History of Technology

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Consortium Respectful Behavior Policy

Participants at Consortium activities will treat each other with respect and consideration to create a collegial, inclusive, and professional environment that is free from any form of discrimination, harassment, or retaliation.

Participants will avoid any inappropriate actions or statements based on individual characteristics such as age, race, religion, ethnicity, sexual orientation, gender identity, gender expression, marital status, nationality, political affiliation, ability status, educational background, or any other characteristic protected by law. Disruptive or harassing behavior of any kind will not be tolerated. Harassment includes but is not limited to inappropriate or intimidating behavior and language, unwelcome jokes or comments, unwanted touching or attention, offensive images, photography without permission, and stalking.

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Upcoming Meetings

There are no currently scheduled upcoming events.


Past Meetings

  • October 17, 2017

    Phil Tiemeyer (Kansas State) shared from his book manuscript, Aerial Ambassadors: National Airlines and US Power in the Jet Age, the chapter "The “Love Bird” Takes Flight: Independence, Neo-¬Imperialism, and the Founding of Air Jamaica, 1960-¬1977."


  • April 18, 2017

    Matt Wisnioski, Virginia Tech, "Big Bird and the Artificial Kidney," presented a chapter from his book in-progress Every American an Innovator


  • March 21, 2017

    Amy Slaton, Drexel University, presented "Knowable Selves in a Knowable World," a chapter from her book in-progress All Good People: Diversity, Difference and Opportunity in High-Tech America


  • February 28, 2017

    Steven Harris, University of Mary Washington, "A Soviet Anxiety of Influence: What Harold Bloom Can Tell Us about Aeroflot’s History of Technological Development”


  • December 13, 2016
    Joshua Grace, University of South Carolina, presented his manuscript “The Momentum of Things Not Built: Technology, Socialism, and Appropriateness in Independent Tanzania.”

  • November 22, 2016

    Tiago Saraiva of Drexel University introduced his draft book chapter, "Frantz Fanon in LA: Californian Clones and French Settlers in Colonial Algeria."


  • October 25, 2016

    Ruth Rand of the Institute of Environmental Studies, University of Wisconsin-Madison, introduced her paper "Salvaging Space: Refuse, Reuse, and the Pursuit of Orbital Economy, 1968-1986"


  • September 20, 2016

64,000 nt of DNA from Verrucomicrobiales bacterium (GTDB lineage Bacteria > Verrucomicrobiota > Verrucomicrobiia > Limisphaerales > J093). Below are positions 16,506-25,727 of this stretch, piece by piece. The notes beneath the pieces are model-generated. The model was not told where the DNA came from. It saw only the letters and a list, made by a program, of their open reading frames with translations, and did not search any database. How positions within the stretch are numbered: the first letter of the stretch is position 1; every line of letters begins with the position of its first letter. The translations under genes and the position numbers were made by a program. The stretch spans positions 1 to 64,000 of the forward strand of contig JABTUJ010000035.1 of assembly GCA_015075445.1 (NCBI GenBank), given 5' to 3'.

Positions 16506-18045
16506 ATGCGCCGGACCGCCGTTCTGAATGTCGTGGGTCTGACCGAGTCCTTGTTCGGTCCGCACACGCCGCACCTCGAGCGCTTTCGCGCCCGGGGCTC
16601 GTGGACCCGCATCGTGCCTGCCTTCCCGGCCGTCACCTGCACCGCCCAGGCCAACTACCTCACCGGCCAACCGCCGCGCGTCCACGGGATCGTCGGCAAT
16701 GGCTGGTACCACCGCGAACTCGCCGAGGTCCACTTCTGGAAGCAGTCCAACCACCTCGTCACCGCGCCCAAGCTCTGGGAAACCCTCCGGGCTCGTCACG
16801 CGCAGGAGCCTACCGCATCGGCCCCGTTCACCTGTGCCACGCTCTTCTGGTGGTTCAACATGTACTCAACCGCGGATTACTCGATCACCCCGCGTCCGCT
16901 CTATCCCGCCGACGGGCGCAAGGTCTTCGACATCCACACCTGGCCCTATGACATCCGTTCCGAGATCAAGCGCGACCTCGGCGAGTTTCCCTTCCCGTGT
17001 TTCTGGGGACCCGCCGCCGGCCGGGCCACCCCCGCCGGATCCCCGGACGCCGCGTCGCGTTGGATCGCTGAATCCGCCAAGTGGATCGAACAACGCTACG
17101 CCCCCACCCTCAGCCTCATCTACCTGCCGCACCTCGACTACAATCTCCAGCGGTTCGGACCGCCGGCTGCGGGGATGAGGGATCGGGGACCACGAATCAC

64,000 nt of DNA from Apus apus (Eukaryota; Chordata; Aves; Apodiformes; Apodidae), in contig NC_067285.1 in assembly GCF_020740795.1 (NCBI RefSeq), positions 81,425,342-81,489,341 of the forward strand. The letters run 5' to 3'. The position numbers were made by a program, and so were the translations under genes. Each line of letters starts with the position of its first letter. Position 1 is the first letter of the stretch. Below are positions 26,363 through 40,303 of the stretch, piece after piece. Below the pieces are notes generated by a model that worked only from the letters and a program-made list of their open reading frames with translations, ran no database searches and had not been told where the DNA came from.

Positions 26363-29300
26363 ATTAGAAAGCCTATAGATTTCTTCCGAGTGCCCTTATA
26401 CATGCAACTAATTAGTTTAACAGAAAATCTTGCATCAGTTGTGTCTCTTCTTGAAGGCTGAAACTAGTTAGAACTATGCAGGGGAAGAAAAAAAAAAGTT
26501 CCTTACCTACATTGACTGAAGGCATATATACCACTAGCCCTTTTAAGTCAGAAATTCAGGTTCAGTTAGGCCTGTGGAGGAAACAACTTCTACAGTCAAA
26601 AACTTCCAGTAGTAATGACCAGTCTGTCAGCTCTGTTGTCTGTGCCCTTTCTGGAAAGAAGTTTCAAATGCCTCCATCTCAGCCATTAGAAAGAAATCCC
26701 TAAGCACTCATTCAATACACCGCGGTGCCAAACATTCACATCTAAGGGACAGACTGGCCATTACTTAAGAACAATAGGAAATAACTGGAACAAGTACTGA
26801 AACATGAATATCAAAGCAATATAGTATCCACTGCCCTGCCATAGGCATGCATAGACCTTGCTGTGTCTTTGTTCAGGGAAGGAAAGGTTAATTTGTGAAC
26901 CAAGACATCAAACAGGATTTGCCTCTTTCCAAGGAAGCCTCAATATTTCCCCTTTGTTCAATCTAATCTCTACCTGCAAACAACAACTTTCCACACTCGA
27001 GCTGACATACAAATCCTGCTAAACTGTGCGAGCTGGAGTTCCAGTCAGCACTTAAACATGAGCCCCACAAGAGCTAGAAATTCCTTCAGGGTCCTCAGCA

• April 26, 2016

    Note special day: Lee Vinsel of the Stevens Institute of Technology will introduce his paper, “John Staudenmaier’s Technology’s Storytellers as a Political Theology.”


  • March 15, 2016

    Neil Maher of Rutgers University-Newark introduced his paper, "Heavenly Bodies: 'Manned Space Flight' and the Women's Movement."


Group Conveners

  • jalexander's picture

    Jennifer Alexander

    Jennifer Alexander is an Associate Professor of the History of Science, Technology, and Medicine at the University of Minnesota, with specialization in technology and religion; industrial culture; and engineering, ethics, and society.  Her publications include The Mantra of Efficiency: From Waterwheel to Social Control (Johns Hopkins University Press, 2008). Her current project is a book manuscript analyzing the international religious critique of technology that developed following WWII.  She asks how religious and theological interpretations of technology have changed over time; how, over time, technologies and engineering have extended their reach into the human world over time through a developing technological orthodoxy; and how these changes have affected each other.

     

  • grossbLHL's picture

    Benjamin Gross

    Benjamin Gross is Vice President for Research and Scholarship at the Linda Hall Library in Kansas City, Missouri. He is responsible for managing the Library’s scholarly outreach initiatives, including its fellowship program. Before relocating to the Midwest in 2016, he was a research fellow at the Science History Institute and consulting curator of the Sarnoff Collection at the College of New Jersey. His book, The TVs of Tomorrow: How RCA’s Flat-Screen Dreams Led to the First LCDs, was published in 2018 by the University of Chicago Press.

     

     

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